Some of the images that I capture in my photographic endeavors excite me more than others, and this image is one of those. This location is about twenty miles or more from my home, so I must commit a certain amount of time and effort to go there and then hope something happens while I am there. I have been there many times and never seem to get any local activity on the road, partly because it’s a big hill, and secondly because there are many connecting roads that are easier to navigate , so many people simply bypass this hill. I decided to go this past sunday, and I arrived shortly after sunrise to pick my angle and wait. Almost an hour went by with no traffic of any kind passing by, and just as I was considering leaving I saw the closest two buggies coming out from the farm in the distance. I sat in my truck waiting for the buggies to be in the best spot and then simply activated my wireless remote to fire the camera. Because the hill is so steep and long, a third buggy had slowly been catching up in the distance. To capture this image, I mounted my tripod with camera attached on my truck roof, hooked my laptop to it to remotely adjust camera settings as needed from my driver’s seat and then used my wireless remote to fire the camera. Pre-focusing on a spot in the foreground allowed the closest buggy to be sharp as it reached my predetermined spot. Between the red barns,the winding road and the buggies, I am very pleased with my end result on this shot. If you notice the first buggy is going around me on the right because the horse was not happy about my rooftop tripod, but the next horse went right by my truck without hesitation. An Amish man told me once that horses don’t like anything higher than themselves, but for the life of me I cannot understand why trees or buildings or even large trucks don’t seem to bother them. My tripod was even set up at its shortest height with no leg extension, so maybe I should try a blanket over it to camouflage it? This would make an awesome sledding hill in winter,so lets hope the local Amish kids are feeling adventurous.
This tree-lined lane is the entrance to a lovely property located along a rural road in Eastern Pennsylvania. The property has an iron gate at the entrance, but I got lucky, as the owner noticed I had stopped to look at it while he was mowing. He pulled up and asked if I wanted to walk in through the gate and shoot a few photos in exchange for a print. Obviously I jumped at the offer and hope to revisit it in the fall or winter perhaps. I could see an old classic car or perhaps a horse-drawn carriage coming up the lane.
Had the pleasure of photographing a local home being featured on a garden tour and on the way out I noticed these active little chipmunks feeding on sunflower seeds. The one on the left kept shoving more in his cheeks as the one on the right kept looking for seeds. It got to the point where I almost had to burst out laughing as the little guy had his mouth so full, that I could almost hear him say, no I didn’t see any seeds around here, as seeds trickled out in the process.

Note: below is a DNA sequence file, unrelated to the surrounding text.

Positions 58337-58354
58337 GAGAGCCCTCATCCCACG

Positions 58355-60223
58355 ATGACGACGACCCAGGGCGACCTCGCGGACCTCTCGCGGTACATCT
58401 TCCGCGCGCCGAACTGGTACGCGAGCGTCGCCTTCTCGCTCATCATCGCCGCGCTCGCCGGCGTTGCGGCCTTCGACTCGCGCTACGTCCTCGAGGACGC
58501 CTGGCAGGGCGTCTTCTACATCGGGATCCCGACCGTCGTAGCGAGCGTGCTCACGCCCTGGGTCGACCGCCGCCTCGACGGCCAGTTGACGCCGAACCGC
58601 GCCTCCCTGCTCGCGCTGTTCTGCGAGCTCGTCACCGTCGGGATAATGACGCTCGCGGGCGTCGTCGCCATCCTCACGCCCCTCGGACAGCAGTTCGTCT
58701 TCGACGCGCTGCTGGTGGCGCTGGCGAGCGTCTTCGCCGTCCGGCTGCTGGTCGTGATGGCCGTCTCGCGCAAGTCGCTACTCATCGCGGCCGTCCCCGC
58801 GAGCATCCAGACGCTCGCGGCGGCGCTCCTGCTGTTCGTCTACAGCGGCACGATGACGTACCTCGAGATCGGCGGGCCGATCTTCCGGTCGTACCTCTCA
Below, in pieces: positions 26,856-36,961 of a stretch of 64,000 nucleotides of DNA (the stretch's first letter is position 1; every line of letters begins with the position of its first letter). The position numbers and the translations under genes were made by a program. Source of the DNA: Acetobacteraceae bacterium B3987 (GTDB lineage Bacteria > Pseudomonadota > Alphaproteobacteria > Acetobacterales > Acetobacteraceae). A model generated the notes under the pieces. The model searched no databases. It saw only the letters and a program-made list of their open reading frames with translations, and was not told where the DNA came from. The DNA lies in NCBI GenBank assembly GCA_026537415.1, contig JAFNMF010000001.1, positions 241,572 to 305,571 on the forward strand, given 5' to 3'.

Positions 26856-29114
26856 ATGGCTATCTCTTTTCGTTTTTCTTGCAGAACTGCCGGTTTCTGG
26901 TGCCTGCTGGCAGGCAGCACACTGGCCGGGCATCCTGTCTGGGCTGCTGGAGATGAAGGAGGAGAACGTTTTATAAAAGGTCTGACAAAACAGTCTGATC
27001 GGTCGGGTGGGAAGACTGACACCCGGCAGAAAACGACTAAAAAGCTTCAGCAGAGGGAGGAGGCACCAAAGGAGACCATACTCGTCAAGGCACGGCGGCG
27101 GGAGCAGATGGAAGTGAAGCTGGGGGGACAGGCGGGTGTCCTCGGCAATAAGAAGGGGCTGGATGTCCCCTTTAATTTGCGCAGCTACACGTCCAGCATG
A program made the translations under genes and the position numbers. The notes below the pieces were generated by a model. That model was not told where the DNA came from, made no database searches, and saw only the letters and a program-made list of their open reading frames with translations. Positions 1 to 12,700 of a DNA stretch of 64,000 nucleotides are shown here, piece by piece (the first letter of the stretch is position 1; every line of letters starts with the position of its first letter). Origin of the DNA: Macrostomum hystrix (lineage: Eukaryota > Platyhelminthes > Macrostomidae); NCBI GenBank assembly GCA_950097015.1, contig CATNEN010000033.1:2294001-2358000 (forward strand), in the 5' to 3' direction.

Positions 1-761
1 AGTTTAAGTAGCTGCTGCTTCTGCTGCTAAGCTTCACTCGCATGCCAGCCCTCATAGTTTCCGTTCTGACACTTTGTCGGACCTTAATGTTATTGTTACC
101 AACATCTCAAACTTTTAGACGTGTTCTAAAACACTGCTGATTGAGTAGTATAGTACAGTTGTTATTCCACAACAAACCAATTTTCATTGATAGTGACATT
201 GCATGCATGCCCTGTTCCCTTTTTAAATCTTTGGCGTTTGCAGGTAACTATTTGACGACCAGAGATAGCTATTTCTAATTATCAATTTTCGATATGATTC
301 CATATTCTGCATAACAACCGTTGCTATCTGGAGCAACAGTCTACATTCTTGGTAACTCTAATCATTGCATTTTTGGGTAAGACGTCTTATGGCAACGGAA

This is the side entrance to the Watt mansion. Late evening light streaming in from the right illuminates the splendid property, complete with ivy climbing the walls. An ornate car port provides a perfect place for guests or family to arrive and unload vehicles while being sheltered from the elements. They don’t build them like this anymore.
A little while back I posted an image of a home called the Watt mansion, which was built by The founder of Watt and Shand back in the late 1800s. This home is still for sale, and the current asking price is one million two hundred thousand, down from the original four million starting price. What you see here is not the home,but the carriage house in the back of the property. I contacted the realtor for permission to shoot, and he gladly obliged. I light painted this with a Sunpak 622 flash controlled by radio poppers and my friend yelling some feedback to me on my flash output as he sat in a lawn chair watching the laptop images appear from the camera. This home is a steal at its current price and is a gorgeous property, and I will be sharing numerous shots from here over the next weeks.
The story behind the title is kind of funny, so here it is. The evening I shot this image, my friend and I were packing up our gear across the street in the late evening light and I noticed a man walking up the sidewalk on the opposite side of the street. He seemed to be lugging some items and I jokingly said he was probably looking for a place to sleep. I headed home for the night and went to bed around 11pm, and tossed and turned most of the night as I thought about all the beauty the property had, so at 430am I headed back in to do more light painting. I set up tripod, laptop etc and began to shine my spotlight on the back of this carriage house, and out of the dark archway comes the gentleman from the night before. He was very polite, asked if I was the owner, and told me he wanted a job as a security guard on the property. I told him I did not care if he was sleeping there, and told him he should go back to bed so the security lights would stay off, to which he obliged. To see a homeless man sleeping in such an amazing place left me wondering how he got where he is in life, and what he thought about his sleeping quarters. In all reality ,it was a rather good choice of places to find safety and solitude for the night. I think the upstairs of the carriage house is over 2000 square feet alone and the real estate taxes each year are supposedly $36,000 on the property. What a dream location, and as you can see from the thumbnail image showing the starting shot, adding some flash can really bring the shot to life.
Another weather system passed through our area recently, providing what I thought were numerous photo opportunities. The clouds shown here were dramatically better when I saw them from two miles away, but after following a slow driver the entire time, they lost a bit of their drama till I got there but it still works.
Went for a bike ride through a local park recently and noticed this heron by the pond. I slowly walked to within forty feet and thought to myself, maybe I should ride home and get my 500 mm, so that’s what I did and amazingly he was still there 25 minutes later. Started out getting a long distance record shot and progressively inched closer till he allowed this tight shot.
I photographed this crew this week harvesting what I think is wheat, but I could be way off. They have to work in close proximity to one another and their driving was spot on. This was taken with an 80-400 zoom and I could actually see them in the cab talking on two-way radios,most likely about the guy taking their photo. At one point,there were three tractors lined up to catch the crop, but they never went across the field with more than the two shown here.
This was taken recently at a local park. I Shot the top image using a Nikon D70 with an infrared filter supplied from lifepixel. The camera can only shoot infrared,but it does a good job with infrared.The bottom image was taken with a Nikon D200 and a color infrared filter from the same company. It is called false color infrared and to be honest I am not sure why the color reproduces as it does.